How do you make your tights last as long as possible? A good question, especially if you’re planning to buy some very expensive hosiery. Here is an extensive list of some tips to help:
- Get the right size
- Wash before wearing
- Smooth fingernail rough spots and edges
- Smooth rough skin
- Moisturize your legs and feet
- Take off rings, bracelets, and wrist watch
- Use glove liners
- Put on hosiery the safe way
- Wear slippers or socks
- Mind your shoes
- Mind clothes
- Mind your venue
- Repair any holes
- Check your seams
- Give them a rest
- Beware of your romantic partner
Get the right size
Yes, believe it or not, the right size is really very important. Obviously, I mean the size being large enough for you (too large will simply fit loosely and bag easily). Each manufacturer has their own proportions for each size. You may want a certain style of tights from a specific brand, but find that they fit you very snug. If your proportions are outside the recommended size, you will be straining the seams more than they were designed for. High quality tights will generally take the extra strain much better than cheaper ones. But, it’s very likely they won’t last as long as they would if they fit properly. High tech stitching machines do an amazing job, but there are always variations involved, even on high end tights. Always inspect them first, to be sure there are no defects. Once you start wearing them, make sure to inspect your panty/brief seams periodically. The easiest way is when you’re taking them off. Pull them down below your waist. Lay down on your bed facing up, looking towards a bright window. Raise your legs and, keeping them slightly apart to keep some tension in the tights, look at the seams starting around the gusset and follow them to the waistband. You will see the mesh of the fabric easily, and you may spot some of the microscopic holes to be larger than the rest. Those are your stress points. Remember them next time and see if they get any larger. If they do, dab them with some clear nail polish or whatever you use to stop runs. This will help reduce the stress points.
Wash before wearing
They’re brand new, they have that “new hosiery” smell, so why would you need to wash them? Well, washing them actually makes the hosiery a little more stretchy and snag resistant. Any remnants of manufacturing oils are flushed out, which is a good thing. Also, be sure to use a soap that is especially formulated for hosiery. I have a write-up you should check out, entitled “how to clean your tights“.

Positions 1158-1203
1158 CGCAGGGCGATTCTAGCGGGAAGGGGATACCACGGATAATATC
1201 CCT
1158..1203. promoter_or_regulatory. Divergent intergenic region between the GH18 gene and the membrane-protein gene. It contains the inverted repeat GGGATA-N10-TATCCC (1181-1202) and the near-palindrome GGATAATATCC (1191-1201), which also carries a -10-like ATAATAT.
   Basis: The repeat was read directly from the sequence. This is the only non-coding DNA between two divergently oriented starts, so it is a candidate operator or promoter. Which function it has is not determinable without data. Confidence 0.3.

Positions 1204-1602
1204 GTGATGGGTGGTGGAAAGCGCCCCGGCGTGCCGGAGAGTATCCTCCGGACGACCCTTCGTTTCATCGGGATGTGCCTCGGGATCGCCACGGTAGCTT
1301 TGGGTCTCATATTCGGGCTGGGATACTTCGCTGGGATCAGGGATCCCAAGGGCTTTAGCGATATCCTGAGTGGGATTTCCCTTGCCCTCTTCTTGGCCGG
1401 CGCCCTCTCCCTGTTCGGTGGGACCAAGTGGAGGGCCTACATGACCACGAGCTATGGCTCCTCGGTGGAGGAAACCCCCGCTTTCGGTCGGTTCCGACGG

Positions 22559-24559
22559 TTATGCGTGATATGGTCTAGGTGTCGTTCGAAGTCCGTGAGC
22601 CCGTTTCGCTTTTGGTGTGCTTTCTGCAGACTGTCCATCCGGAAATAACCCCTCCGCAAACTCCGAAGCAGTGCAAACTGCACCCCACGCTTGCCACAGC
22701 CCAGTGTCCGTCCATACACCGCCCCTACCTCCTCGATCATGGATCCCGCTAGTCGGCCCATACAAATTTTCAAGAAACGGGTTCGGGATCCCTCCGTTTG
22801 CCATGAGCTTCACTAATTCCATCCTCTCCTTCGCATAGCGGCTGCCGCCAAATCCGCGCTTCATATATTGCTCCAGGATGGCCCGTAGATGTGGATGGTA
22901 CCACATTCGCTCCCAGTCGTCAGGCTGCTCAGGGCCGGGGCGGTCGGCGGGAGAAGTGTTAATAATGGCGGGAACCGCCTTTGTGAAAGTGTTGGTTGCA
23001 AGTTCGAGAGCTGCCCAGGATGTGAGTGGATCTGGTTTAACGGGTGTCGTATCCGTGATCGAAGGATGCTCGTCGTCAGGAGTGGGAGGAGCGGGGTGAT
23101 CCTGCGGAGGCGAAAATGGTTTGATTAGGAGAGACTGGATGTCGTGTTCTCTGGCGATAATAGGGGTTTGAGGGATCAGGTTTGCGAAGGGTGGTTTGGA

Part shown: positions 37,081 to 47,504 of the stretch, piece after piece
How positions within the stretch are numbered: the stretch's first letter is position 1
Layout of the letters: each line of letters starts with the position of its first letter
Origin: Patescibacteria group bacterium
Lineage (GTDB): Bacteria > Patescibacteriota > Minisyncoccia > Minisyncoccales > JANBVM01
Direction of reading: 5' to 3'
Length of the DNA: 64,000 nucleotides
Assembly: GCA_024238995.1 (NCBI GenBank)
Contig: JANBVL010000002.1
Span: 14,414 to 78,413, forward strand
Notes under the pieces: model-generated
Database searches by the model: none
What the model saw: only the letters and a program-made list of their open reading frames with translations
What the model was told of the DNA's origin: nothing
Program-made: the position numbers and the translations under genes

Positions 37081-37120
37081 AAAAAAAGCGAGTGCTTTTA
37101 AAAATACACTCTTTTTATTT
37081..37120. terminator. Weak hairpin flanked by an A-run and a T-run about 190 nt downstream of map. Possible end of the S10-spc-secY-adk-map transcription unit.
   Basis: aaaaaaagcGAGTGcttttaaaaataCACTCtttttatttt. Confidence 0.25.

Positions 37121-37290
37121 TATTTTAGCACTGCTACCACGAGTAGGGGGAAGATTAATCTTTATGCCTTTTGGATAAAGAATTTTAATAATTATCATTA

Smooth fingernail rough spots and edges
Nails are probably the worst offender when it comes to fine hosiery. Naturally, you want your nails to be smooth, so buffing them periodically with an emery board or other kind of file is a really good idea. Generally you can feel rough spots or sharp edges on your nails just by rubbing them over your fingers. But, a commonly overlooked area is the sides of the nails, where the skin can roughen. This is especially common in the drier months. Be sure to trim off excess skin and file down any rough spots.
Smooth rough skin
We all have calluses on our feet, most notably on the heels. They are important to protect the skin underneath and help avoid feeling the discomfort of rough surfaces when walking barefoot. But in the cooler drier months, those calluses get a little harder and can tend to form rough spots. This becomes more of a problem for folks who are older, as the skin oil glands start to shrink or dry up, making drier skin as a result. Use an exfoliating or buffing bar, or a rasp. I prefer a buffing bar, which is a hard contoured block with a rough texture (usually smoother on one side and rougher on the other side). Use this first thing in the morning just after getting out of bed, when your skin is completely dry. You simply rub the bar or rasp over the edges and bottoms of your heels. Also do this to the ball of your foot and outer edge of your big toe, anywhere you feel rough spots. Do this once a week or whenever you feel like it. You’ll be amazed and how smooth your skin feels after doing this and your hosiery will have one less thing to wear them down. You see, you may get your hosiery on without any snagging, but rough skin will slowly break down fibers in the material and eventually lead to holes in the feet.
Moisturize your legs and feet
Another great way to help lessen rough skin is to moisturize. You probably already do that with your face and hands. But also be sure to lightly moisturize your legs and especially the bottoms of your feet. Apply enough so that you feel the skin becoming a little more pliable, but not too much that you feel a prominent layer of lotion on your skin.
Take off rings, bracelets, and wrist watch
If your rings, bracelets, or watch has some sharp points or edges that can snag, take them off, or just be very mindful of them. If you have rings you’d rather not take off, use glove liners.
Use glove liners
Thick opaque tights are naturally more durable than sheer pantyhose, so as long as your fingers are smooth and free of sharp or rough edges, you’ll be fine. However, if you really want to guarantee no snagging from your hands, put on a pair of thin glove liners. They’ll protect your hosiery completely and still leave you enough dexterity to put them on. You can also use very fine knit gloves. I don’t recommend latex–this isn’t surgery or like washing dishes! 😉
Put on hosiery the safe way